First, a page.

****This is why one San Francisco-based firm and one community bank in the Pacific Northwest has come up with an interesting funding system to help first-time homebuyers get over that downpayment hurdle. If they’re successful, they may pave the way for a completely new method of homebuying, one that would essentially do away with downpayments—or at the very least, dramatically reduce them.

****FirstRex announced a service to provide homebuyers with downpayment funding in combination with the portfolio loans of HomeStreet Bank.

****Founded in 2004, FirstREX has an intriguing business model. It’s neither a lender nor a bank, but it provides homebuyers and homeowners with financing alternatives to home equity loans and mortgages based on equity instead of debt.

****Under the REX HomeBuyer program, FirstREX will fund up to half of the borrower’s downpayment required on a HomeStreet purchase loan. The downpayment funding from FirstREX is an equity investment—not a grant, subsidy or loan—so there is no interest and the homeowner makes no monthly payments to FirstREX. Apparently the company instead earns a return on its investment when the home is eventually sold, up to 30 years in the future.

****Clearly the firm is betting on the overall profitability of the housing market, since the way the system works is that if the home for which the REX HomeBuyer program has provided downpayment funding goes up in value, then FirstREX earns a profit. If the home has decreased in value, However, FirstREX typically suffers a loss. So like I said, the firm is betting large on the housing market remaining strong from here on out. So okay, that’s admittedly a pretty low-risk bet.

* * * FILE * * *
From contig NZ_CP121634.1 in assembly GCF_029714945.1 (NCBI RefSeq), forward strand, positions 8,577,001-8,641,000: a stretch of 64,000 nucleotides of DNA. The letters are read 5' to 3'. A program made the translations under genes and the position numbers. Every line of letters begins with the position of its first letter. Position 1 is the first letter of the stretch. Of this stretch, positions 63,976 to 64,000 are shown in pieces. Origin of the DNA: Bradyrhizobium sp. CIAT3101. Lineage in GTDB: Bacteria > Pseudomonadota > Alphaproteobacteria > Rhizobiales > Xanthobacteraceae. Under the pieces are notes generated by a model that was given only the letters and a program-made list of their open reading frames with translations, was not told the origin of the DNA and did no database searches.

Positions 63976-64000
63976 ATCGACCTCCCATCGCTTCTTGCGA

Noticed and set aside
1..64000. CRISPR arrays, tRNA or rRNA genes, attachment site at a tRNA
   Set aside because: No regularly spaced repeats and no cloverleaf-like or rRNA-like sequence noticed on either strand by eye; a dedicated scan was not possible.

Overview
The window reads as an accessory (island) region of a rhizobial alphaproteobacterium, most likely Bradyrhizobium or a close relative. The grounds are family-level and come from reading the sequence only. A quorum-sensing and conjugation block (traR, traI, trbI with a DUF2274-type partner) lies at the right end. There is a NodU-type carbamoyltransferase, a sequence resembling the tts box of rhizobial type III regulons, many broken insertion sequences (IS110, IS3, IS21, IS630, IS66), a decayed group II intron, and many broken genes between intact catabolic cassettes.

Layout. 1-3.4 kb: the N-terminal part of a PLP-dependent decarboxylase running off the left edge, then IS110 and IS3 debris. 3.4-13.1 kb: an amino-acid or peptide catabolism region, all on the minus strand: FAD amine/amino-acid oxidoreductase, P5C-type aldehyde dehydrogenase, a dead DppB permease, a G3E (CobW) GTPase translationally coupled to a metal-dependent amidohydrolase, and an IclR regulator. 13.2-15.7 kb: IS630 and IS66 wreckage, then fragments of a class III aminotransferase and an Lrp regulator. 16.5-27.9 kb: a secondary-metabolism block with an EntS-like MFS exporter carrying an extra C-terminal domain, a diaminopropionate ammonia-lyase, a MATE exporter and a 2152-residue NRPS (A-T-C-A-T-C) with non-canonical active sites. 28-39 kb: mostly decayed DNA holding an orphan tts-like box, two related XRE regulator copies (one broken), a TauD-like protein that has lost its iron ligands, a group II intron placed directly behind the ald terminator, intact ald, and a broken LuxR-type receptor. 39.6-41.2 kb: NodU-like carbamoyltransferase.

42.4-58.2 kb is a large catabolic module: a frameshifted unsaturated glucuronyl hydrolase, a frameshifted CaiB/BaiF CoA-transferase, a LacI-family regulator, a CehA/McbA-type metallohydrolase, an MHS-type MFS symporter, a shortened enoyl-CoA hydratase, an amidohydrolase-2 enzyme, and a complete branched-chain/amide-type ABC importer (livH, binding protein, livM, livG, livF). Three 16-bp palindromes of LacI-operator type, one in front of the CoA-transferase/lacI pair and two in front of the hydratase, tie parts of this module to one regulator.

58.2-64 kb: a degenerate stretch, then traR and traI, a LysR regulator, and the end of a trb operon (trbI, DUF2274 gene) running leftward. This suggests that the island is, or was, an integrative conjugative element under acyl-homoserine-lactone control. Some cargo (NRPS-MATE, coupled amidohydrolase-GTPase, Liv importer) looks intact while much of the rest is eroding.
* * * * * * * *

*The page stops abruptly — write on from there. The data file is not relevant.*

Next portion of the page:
****In turn, HomeStreet Bank will be able to close many home loans that they wouldn’t otherwise be able to.

****“Our focus is on helping people buy homes,” Rich Bennion, executive vice president and residential lending director for HomeStreet Bank said in a statement. “Downpayment funding from FirstREX expands the options of qualified homebuyers to buy a home that will meet their needs.”

****“Many home buyers can easily afford the monthly housing payments on the home they want to buy, but don’t have enough cash saved for the required down payment,” added James Riccitelli, co-CEO of FirstREX. “Others have the cash but are uncomfortable making a large down payment.”

****According to Riccitelli, REX HomeBuyer solves both of these problems. Buyers can buy the home they want today, with less debt and less risk, and also be able to retain some of their cash after closing for other purposes.

****The REX Homebuyer program was originally announced in May, but is being rolled out and available to HomeStreet Bank customers this quarter.

****So could this wind up being a standard method for getting over the hurdle of making a downpayment? A lot of it depends on how successful FirstRex’s business model winds up being. Who knows? If this catches on, this could be the beginning of the end for downpayments. So okay, probably not, but it’s still fun to imagine.

Happiness And Safety

*Happiness And Safety*
**By James Comtois**